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DCF X-Mid Clone


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  • #3727144
    Eric Blanche
    BPL Member

    @eblanche

    Locale: Northeast US

    Great post Stumphges! I concur with your thoughts and statements regarding “deformation” near tieouts for dcf mids. More noticeable with the lighter weight .5oz dcf as well in my experience.

     

    Maybe I am in the minority here, but what kind of life expectancy does everyone here think they should be getting from their tents/tarps?

    #3727145
    Jerry Adams
    BPL Member

    @retiredjerry

    Locale: Oregon and Washington

    “In my opinion, this type of construction would be stabilized with the application of ~1 inch DCF tape (typically available in thickness equivalent to 0.8 DCF) to the underside of the ridge seams. Reinforcing all the seams this way should provide dramatically improved dimensional stability with very little weight increase. Doing all the seams on a Duomid-sized shelter might add 1-2 ounces.”

    That’s sort of what I’ve done on silpoly mid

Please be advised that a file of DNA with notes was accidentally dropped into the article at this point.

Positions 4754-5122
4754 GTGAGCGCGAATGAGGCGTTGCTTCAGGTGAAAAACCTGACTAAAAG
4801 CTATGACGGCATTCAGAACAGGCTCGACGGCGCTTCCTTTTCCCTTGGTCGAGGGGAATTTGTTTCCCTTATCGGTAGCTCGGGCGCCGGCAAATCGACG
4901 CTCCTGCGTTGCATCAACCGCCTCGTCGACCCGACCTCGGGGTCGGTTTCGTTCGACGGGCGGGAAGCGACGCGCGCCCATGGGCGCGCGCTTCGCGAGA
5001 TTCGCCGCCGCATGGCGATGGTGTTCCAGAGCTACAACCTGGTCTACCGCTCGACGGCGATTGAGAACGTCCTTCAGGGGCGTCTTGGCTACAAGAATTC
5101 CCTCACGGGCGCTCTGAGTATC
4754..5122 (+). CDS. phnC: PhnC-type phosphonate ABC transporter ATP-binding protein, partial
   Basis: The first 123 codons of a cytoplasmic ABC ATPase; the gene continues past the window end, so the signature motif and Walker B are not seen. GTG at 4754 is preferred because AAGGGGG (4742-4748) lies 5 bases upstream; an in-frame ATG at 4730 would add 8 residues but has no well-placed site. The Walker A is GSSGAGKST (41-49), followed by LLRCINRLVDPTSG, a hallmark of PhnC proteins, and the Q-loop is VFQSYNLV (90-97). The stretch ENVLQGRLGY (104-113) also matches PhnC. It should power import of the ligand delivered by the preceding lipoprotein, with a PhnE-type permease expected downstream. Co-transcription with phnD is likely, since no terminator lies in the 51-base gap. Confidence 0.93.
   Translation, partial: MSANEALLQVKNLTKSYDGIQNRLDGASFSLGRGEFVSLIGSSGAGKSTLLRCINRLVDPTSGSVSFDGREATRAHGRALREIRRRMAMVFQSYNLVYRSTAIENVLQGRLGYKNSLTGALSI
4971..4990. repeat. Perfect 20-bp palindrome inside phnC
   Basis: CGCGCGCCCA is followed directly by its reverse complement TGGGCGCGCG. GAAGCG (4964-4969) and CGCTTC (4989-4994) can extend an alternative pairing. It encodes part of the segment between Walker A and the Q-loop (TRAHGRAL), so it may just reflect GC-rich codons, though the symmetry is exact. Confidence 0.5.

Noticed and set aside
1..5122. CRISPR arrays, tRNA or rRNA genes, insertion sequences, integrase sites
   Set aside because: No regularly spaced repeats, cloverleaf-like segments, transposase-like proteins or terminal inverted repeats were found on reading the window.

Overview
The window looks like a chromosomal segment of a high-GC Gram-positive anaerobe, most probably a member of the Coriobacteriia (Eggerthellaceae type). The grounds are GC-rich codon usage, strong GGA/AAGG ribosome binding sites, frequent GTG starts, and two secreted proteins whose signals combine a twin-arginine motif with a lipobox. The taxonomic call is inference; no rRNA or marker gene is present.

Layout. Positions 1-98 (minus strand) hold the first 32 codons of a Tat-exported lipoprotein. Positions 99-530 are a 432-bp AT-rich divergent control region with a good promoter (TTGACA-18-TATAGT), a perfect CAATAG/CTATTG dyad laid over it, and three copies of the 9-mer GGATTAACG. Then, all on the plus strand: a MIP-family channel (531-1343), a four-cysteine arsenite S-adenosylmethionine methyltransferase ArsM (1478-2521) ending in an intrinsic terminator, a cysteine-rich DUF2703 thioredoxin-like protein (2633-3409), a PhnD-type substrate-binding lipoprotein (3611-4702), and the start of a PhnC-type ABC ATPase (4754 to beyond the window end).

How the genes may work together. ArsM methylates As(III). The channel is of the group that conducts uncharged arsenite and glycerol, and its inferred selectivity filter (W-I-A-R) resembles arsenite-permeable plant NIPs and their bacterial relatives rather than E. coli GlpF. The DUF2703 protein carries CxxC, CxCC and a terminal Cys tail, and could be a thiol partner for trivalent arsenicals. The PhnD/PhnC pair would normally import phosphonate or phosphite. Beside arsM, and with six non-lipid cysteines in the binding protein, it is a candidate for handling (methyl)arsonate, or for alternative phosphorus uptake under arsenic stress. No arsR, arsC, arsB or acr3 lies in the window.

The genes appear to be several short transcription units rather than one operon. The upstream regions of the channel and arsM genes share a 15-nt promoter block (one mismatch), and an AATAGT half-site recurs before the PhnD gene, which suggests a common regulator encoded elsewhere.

Ridge seams are on the bias.  So they stretch a lot.  In the wind the tent flaps.

    I don’t know if there’s long term creep, I’ll have to think about that, but there’s short term stretch

    I just took a 3 inch strip of fabric.  Fold over to make a 1/2 inch wide, 6 layers, along the grain.  Sew to ridge.  Tent flaps less in the wind.  I think you could use a 1/2 inch grosgrain strip or some other stiff material.

    I haven’t had to put up my tent in months, 60 nights of backpacking.  No rain.  Next time it rains I’ll have to look at it to see if there’s long term deformation.

    #3727152
    Stumphges
    BPL Member

    @stumphges

    Thanks, Eric. I haven’t used my DCF tents long enough to gauge life expectancy. I think there are various estimates out there made by through hikers, who probably have the best visibility of this subject.

    Jerry, it was one of your earlier posts that gave me the idea of using DCF tape to stabilize ridgelines. You’d written that reinforcing the ridges with stiff material had reduced ridge deflection. I think that you could use 0.8 DCF tape (like this stuff: https://dutchwaregear.com/product/single-sided-dyneema-tape/) as a ligther option than grossgrain or similar. Expensive, but very light and stiff as hell in that orientation. Doh, I guess you’d have to first put a layer of siloxane tape on, then the DCF tape. Darn slippery sil!